Incidentally, uploading your own keypair is the only way to login with the same key to all the instances in all regions. If you create the keypair from the web interface, you'll have a different key in every region.

share|improve this answer
Thanks for pointing this out. I asked this question in 2009, and ec2-import-keypair wasn't implemented until 2010; at the time I asked the question, this wasn't possible. – Brian Campbell Nov 4 '12 at 3:18

I have an open source graphical system admin tool called EC2Dream that replaces the command line tool. It installs on windows, linux and Mac OS clients and is written in Ruby and FXRuby. See

Neill Turner

share|improve this answer
The URL is dead, but the tool is available here – Daniel Lopez Aug 22 '11 at 16:48

If you use windows, try the tool linked below (part of the O2 Platform) which gives you an easy way to start and stop Amazon EC2 images (and if you need to extend the tool it you can easily add new features (since it just an C# script that is dynamically compiled and executed)

share|improve this answer

the problem with alternative libraries is that they are not always kept up to date, so if new features for AWS are released, then you need to wait. You posted that your main problems are the bunch of environment variables, add extra items to your PATH, etc. We had this issue at BitNami, and is the main reason we created BitNami Cloud Tools that ships all of the AWS command line tools together with preconfigured Java and Ruby language runtimes. You only have to download it and everything that you need will be installed in a folder without modify your system configuration. We keep it regularly up to date.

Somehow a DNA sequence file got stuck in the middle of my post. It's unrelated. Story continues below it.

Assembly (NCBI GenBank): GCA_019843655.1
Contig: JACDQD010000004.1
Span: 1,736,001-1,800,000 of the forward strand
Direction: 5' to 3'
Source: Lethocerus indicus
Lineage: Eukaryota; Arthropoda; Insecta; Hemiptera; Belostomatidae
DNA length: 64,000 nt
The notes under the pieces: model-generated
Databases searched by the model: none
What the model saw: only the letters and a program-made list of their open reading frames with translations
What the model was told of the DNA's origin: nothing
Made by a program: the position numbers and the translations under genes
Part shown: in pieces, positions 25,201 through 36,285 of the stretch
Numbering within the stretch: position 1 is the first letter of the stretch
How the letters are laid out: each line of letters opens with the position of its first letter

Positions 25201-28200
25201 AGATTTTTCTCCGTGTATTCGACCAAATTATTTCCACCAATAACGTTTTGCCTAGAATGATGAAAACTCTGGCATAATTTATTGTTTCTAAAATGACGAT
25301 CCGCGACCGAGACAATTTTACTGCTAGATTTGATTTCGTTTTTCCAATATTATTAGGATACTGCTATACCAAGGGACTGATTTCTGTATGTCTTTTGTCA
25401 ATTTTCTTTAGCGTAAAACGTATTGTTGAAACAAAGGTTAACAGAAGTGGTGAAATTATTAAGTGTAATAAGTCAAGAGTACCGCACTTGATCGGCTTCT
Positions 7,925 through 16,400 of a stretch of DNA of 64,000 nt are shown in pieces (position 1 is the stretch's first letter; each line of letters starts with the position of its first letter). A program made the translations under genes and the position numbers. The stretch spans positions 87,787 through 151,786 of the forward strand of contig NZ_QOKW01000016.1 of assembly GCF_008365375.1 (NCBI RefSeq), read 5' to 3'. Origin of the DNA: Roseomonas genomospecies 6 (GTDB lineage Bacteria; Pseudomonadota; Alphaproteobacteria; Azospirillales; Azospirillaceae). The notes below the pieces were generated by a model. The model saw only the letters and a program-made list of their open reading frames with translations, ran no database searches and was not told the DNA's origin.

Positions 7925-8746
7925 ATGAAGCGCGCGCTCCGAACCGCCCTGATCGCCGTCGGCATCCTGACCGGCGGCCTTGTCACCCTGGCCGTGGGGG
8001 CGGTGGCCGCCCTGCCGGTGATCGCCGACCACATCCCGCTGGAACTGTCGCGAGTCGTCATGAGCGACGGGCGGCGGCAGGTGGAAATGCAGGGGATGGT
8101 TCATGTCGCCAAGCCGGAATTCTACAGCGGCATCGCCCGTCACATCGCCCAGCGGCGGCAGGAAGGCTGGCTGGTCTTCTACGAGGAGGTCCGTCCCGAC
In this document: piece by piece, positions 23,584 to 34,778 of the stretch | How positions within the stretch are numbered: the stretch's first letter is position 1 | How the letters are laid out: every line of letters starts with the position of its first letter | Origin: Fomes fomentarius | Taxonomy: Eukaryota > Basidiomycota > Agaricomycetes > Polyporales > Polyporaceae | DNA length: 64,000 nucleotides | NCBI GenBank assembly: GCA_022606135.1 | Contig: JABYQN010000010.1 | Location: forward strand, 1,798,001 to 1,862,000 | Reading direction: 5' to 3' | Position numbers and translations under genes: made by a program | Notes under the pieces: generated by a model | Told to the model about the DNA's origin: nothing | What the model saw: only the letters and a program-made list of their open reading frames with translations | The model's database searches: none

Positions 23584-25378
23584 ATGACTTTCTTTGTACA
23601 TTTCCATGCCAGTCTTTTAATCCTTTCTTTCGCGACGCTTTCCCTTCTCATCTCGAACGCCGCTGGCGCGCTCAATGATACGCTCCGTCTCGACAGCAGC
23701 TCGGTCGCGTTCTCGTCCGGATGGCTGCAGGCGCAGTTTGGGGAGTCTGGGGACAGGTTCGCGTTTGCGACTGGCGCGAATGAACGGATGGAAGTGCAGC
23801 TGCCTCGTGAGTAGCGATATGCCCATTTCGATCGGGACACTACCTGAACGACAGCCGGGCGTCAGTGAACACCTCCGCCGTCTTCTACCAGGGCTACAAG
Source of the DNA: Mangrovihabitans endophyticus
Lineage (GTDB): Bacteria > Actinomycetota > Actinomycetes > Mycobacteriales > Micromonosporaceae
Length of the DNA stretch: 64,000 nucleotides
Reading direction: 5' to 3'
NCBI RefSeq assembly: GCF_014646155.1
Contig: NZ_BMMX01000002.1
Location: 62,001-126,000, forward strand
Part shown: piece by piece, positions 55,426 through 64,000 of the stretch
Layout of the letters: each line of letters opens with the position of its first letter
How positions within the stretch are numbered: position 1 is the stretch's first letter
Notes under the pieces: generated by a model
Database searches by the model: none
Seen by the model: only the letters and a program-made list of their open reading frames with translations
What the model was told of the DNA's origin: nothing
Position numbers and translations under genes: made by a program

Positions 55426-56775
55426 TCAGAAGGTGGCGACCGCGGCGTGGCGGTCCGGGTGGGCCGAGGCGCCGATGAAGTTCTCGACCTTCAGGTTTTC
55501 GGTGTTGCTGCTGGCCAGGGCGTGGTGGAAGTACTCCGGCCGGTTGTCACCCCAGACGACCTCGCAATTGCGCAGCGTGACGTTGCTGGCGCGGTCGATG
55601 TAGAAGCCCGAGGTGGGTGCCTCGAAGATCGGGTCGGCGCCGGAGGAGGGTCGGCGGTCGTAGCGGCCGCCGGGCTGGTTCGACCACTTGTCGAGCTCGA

share|improve this answer

There is an entire industry called Cloud Management which try to solve this type of problems. Scalr and RightScale and the leaders in this sector (disclaimer: I work at Scalr).

Cloud management softwares are built on top of Amazon EC2 API (and usually on other public IaaS like Rackspace) and provide an improved user interface along with automation tools like backups or SSH management as you mentioned it. They don't provide easier command lines tools stricto sensu. Their goal is to make interaction with Amazon EC2 easier.

Different options are available in the market:

  • Scalr: Scalr is available as a hosted service with a trial version. Otherwise you can download and install the source code yourself, as it is released under the Apache 2 license.
  • RightScale: while they are usually considered as expensive for small businesses, they do offer a free account.
  • enStratus: they offer a freemium model like RightScale.
share|improve this answer

Your Answer


By posting your answer, you agree to the privacy policy and terms of service.

Not the answer you're looking for? Browse other questions tagged or ask your own question.